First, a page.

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Coca Cola is popular in Egypt, as this sign in Cairo attests. The cola is available only in bottles of approximately 10oz in size. Many such billboards can be seen in the larger cities, but are almost non-existent in the outlying villages. This is most likely due to the lower economic wealth of the villages where one room mud huts are the norm for homes.





As we traveled along the Nile by train on our way from Cairo to Aswan in southern Egypt, we passed many rural areas such as this one, where a woman is seen carrying a bundle of clothes by balancing it on her head, a common way of carrying items in Egypt.

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This village mosque is typical of many which can be found throughout Egypt. Seen from our train, this is one of three in this small village. The people of Egypt are intensly spiritual, and most villages have more than one mosque.





As we continued our train trip, many times we were quite close to the Nile which afforded many wonderful views. Across the river we see Temple Komobo, which we will visit later on our 5-day river cruise back down the Nile.

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Another view of the shoreline along the Nile seen from our train. Palm trees are plentiful along the river, but rare even a short distance away from it. There is very little vegetation away from where water is present, such as along this river.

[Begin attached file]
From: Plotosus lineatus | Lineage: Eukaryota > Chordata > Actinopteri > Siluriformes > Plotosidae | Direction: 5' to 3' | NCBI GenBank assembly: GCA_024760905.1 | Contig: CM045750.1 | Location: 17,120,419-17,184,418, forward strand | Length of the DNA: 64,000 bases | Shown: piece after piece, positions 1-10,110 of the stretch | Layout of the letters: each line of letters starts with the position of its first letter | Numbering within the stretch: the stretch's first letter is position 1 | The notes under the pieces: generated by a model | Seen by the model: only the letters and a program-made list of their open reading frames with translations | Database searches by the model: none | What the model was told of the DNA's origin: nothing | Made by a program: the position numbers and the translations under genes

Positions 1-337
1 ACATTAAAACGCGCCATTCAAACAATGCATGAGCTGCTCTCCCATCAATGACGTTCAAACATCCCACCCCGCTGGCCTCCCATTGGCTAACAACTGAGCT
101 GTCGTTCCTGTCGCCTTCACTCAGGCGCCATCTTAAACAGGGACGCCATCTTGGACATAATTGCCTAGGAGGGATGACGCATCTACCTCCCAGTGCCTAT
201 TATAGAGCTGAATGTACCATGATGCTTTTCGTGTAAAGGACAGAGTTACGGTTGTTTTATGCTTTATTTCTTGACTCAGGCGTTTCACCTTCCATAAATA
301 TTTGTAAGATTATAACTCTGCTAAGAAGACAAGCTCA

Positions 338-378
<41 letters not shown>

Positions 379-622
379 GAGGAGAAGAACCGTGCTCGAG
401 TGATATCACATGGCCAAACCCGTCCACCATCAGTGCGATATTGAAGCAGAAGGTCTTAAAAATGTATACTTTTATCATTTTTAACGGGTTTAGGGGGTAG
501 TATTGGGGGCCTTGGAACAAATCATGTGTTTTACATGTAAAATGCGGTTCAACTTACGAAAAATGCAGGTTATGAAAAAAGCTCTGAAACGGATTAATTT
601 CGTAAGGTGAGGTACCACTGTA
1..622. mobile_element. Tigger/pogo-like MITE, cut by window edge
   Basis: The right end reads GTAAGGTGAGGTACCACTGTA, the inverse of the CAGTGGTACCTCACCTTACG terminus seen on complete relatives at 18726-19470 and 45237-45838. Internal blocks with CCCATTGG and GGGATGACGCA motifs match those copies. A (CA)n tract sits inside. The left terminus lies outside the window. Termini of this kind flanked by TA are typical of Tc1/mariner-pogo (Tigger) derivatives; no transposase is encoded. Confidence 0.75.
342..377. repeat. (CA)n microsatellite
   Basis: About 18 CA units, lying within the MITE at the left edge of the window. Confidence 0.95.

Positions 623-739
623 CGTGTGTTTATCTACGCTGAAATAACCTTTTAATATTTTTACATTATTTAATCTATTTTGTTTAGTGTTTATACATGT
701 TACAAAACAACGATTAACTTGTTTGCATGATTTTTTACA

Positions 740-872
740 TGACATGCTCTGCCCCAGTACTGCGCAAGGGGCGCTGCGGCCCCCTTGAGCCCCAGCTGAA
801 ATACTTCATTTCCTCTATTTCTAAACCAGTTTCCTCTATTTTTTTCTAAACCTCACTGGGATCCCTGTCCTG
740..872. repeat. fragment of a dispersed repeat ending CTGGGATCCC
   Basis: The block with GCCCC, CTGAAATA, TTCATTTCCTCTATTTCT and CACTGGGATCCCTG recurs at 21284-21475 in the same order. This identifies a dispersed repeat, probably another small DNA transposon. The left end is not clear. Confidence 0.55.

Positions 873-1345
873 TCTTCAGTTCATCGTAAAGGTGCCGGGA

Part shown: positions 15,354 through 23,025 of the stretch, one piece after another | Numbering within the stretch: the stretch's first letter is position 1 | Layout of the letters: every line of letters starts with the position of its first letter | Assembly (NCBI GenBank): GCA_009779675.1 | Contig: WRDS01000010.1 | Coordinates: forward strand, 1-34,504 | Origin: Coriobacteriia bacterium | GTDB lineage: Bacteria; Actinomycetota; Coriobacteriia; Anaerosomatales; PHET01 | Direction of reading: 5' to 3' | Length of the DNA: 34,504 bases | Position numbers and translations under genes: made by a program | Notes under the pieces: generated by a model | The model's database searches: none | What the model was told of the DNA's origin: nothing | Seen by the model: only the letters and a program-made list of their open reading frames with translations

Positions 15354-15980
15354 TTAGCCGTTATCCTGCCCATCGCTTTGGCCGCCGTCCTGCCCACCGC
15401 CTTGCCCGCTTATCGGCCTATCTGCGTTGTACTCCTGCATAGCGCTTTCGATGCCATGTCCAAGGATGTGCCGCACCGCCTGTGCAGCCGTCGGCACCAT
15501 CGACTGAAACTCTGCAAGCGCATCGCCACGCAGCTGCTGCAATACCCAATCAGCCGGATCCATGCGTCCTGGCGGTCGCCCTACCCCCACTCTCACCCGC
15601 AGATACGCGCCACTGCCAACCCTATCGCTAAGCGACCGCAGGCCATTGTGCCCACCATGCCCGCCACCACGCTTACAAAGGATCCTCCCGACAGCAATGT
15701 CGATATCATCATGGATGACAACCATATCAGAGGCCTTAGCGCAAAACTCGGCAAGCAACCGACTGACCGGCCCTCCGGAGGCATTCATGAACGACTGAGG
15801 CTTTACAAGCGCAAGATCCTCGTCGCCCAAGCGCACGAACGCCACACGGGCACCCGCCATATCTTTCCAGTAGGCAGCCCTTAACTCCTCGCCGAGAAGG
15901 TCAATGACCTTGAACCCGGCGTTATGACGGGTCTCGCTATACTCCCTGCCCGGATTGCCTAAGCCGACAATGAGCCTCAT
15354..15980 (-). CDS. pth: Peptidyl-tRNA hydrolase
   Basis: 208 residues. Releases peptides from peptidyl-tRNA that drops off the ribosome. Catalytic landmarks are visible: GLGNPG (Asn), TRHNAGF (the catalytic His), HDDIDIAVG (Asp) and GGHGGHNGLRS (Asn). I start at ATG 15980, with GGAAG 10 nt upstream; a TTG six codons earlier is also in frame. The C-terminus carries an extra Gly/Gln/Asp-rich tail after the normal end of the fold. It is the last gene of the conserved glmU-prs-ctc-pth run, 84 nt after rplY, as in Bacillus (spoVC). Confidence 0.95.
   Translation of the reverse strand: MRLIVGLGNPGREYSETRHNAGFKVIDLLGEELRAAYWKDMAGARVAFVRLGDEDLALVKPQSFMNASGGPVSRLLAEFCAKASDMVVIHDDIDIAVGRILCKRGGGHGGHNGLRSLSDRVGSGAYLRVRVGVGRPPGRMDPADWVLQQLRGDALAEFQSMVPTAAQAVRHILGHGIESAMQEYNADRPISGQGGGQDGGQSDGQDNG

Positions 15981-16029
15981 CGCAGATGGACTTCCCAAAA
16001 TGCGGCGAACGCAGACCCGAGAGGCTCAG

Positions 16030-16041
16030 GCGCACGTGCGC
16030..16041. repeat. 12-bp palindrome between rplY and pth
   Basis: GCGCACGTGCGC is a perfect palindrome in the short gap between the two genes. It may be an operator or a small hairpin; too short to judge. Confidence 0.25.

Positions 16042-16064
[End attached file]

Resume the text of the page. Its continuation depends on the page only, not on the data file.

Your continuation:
Around the temples and pyramids, where tourists flock, many entrepreneurs have opened up shops and cafes to entice the tourists. This cafe has a typical hand painted sign written in English, the predominant non-local language spoken everywhere in Egypt. Most Egyptians who deal with tourists speak acceptable english.

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Sadly, begging is quite common in Egypt. Here we see several children standing on the exterior walls of a temple tossing tin cans towards the tourists. The cans are tied to a string which the children hold while they constantly shout "baksheesh", which is loosly translated as "donation", hoping that a tourist will place money in the can so they can pull it back with the coveted prize inside.





Markets, or "bazaars", are plentiful wherever tourists congregate. As in this market, most of the goods for sale are brightly colored clothing or leather items such as belts and purses. Cheap jewelry and souvenirs are also readily available.

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Another market, this one viewed from the grounds of Temple Komobo. The rural location of most of the temples is evident by the surrounding scenery and the cart loaded with sugar cane and pulled by a pair of donkeys. In sharp contrast is the motorcycle next to the cart, which proves this image was taken in modern, rather than ancient, times. This is at the same temple shown in one of the previous images taken from our train.





The poor and rural nature of most of Egypt is evident in this image taken at the edge of a small village as we passed by it in our air conditioned, lushly appointed tour bus on our way to another temple.

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A fellucca near the city of Luxor at sunset. Felluccas are an ancient design, dating back to when the pyramids were being built. Today, they are a still popular as an efficient and cost effective way to move goods along Egypt's most important transportation route, the Nile river. They carry most anything, from sugarcane to livestock to quarry stone to tourists.





Here Are More pages with images of Egypt!


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